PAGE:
Poland is currently a thriving market for renewable energy sources, in particular wind energy. The country has aspirations to develop offshore wind energy in the Baltic Sea. Such large deposits of emission-free energy open up the opportunity to develop green hydrogen production. In Copenhagen, we talked to Janusz Gajowiecki, President of the Polish Wind Energy Association (PWEA). The industry organisation is one of the publishers of the „Green Hydrogen from RES in Poland” report.

The „Green Hydrogen from Renewable Energy Sources in Poland” report is the first comprehensive study that takes up the issue of green hydrogen in a holistic manner. It presents the current state of the hydrogen market and prospects for its development in the future. During Electric City 2021 in Copenhagen, the authors announced the official premiere of the report, which took place on 7 December.

Poland has a great potential for green hydrogen production, which is confirmed by the adopted national strategy for development of the hydrogen economy (NDS). However, for this to happen, it is necessary to remove a number of barriers, especially those currently blocking the development of renewable sources, among them the distance law introducing the 10H rule. 

Janusz Gajowiecki, President of the Polish Wind Energy Association, indicated that the Polish industry is very exciting. During Electric City 2021, the report’s authors shared the report’s key findings with guests. Poland can carry out a green transformation in the European Union.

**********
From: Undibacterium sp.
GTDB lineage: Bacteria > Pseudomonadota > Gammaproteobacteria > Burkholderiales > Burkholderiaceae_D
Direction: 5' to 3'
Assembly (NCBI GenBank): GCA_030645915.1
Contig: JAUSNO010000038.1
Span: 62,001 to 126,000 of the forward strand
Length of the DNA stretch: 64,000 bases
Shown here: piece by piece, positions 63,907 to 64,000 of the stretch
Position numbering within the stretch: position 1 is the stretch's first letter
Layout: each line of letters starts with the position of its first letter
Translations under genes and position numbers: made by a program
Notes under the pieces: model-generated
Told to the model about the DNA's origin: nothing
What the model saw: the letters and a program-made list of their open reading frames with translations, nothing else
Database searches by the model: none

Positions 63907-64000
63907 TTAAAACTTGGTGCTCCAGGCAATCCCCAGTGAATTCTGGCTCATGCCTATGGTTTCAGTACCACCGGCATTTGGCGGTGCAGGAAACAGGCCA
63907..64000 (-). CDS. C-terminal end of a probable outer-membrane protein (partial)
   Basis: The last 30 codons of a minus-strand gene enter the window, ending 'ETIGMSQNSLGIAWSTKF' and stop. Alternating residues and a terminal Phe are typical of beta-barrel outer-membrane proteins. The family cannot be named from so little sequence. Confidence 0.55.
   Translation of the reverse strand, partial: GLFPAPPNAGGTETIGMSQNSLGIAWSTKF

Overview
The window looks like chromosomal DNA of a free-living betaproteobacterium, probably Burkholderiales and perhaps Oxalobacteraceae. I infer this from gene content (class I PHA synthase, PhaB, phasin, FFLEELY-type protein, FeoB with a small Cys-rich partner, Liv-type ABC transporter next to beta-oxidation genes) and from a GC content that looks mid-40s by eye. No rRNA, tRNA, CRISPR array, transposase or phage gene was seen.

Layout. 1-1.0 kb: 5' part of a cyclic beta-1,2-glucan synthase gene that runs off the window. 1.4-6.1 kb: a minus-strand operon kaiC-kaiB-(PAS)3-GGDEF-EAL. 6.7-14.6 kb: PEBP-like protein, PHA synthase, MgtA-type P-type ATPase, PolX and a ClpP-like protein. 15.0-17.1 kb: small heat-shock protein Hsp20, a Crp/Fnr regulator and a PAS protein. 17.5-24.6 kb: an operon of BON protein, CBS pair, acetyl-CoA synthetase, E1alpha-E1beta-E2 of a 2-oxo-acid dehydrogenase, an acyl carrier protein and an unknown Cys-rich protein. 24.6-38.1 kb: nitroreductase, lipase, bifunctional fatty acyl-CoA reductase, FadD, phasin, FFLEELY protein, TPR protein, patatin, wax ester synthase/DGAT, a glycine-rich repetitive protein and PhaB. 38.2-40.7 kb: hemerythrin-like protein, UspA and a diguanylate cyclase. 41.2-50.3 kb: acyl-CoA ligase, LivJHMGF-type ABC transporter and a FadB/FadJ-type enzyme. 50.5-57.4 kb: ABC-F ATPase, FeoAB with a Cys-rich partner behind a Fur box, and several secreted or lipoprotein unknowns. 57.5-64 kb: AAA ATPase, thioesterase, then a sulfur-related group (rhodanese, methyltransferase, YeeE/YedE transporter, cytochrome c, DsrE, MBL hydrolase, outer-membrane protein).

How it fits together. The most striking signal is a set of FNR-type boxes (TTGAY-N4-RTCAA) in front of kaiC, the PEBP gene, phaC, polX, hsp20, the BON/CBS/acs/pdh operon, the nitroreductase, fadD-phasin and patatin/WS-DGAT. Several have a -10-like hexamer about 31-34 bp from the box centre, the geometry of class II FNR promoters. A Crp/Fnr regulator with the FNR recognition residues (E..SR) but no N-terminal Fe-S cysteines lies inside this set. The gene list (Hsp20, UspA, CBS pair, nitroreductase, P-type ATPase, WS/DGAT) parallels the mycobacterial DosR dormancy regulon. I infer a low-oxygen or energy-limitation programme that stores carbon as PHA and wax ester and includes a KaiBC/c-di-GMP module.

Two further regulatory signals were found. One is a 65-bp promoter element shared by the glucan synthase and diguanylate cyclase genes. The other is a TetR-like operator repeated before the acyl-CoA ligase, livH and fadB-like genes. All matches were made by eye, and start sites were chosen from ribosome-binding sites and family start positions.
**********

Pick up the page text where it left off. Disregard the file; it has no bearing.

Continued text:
“We believe that it is possible for Poland to become a significant member, a leader in the field of hydrogen. To achieve this, the report indicates strict solutions. We need to make the transition to green hydrogen, the one that is prominent in the European Union and is being pushed through by the European Commission using many of the tools available today. This means that new capacity must be created in Poland from a large number of indirect renewable sources, such as onshore wind, offshore wind, and photovoltaics. These quantities are much higher than those available today in the Polish Energy Policy for 2030 and 2040 (PEP 2040). The transformation situation in the energy sector is very dynamic, and it is crucial for the Climate Ministry and the government to be up to date with developments and changes in the European market”, Gajowiecki pointed out. 

He added that it is necessary to be clear about the outcome and the discussion of the transformation in the European Union.

“First of all, we need to talk about electrification of the energy system, transfer, the economy, which is 70 percent of the activities that can be done. This means that electrification is much cheaper than a hydrogen strategy for Europe, for end consumers. What we can do today to become electrified is to follow this and make it as cheap as possible. In sectors where electrification is not possible, we have a lot to do in terms of hydrogen strategy and of course green hydrogen”, added the PWEA president.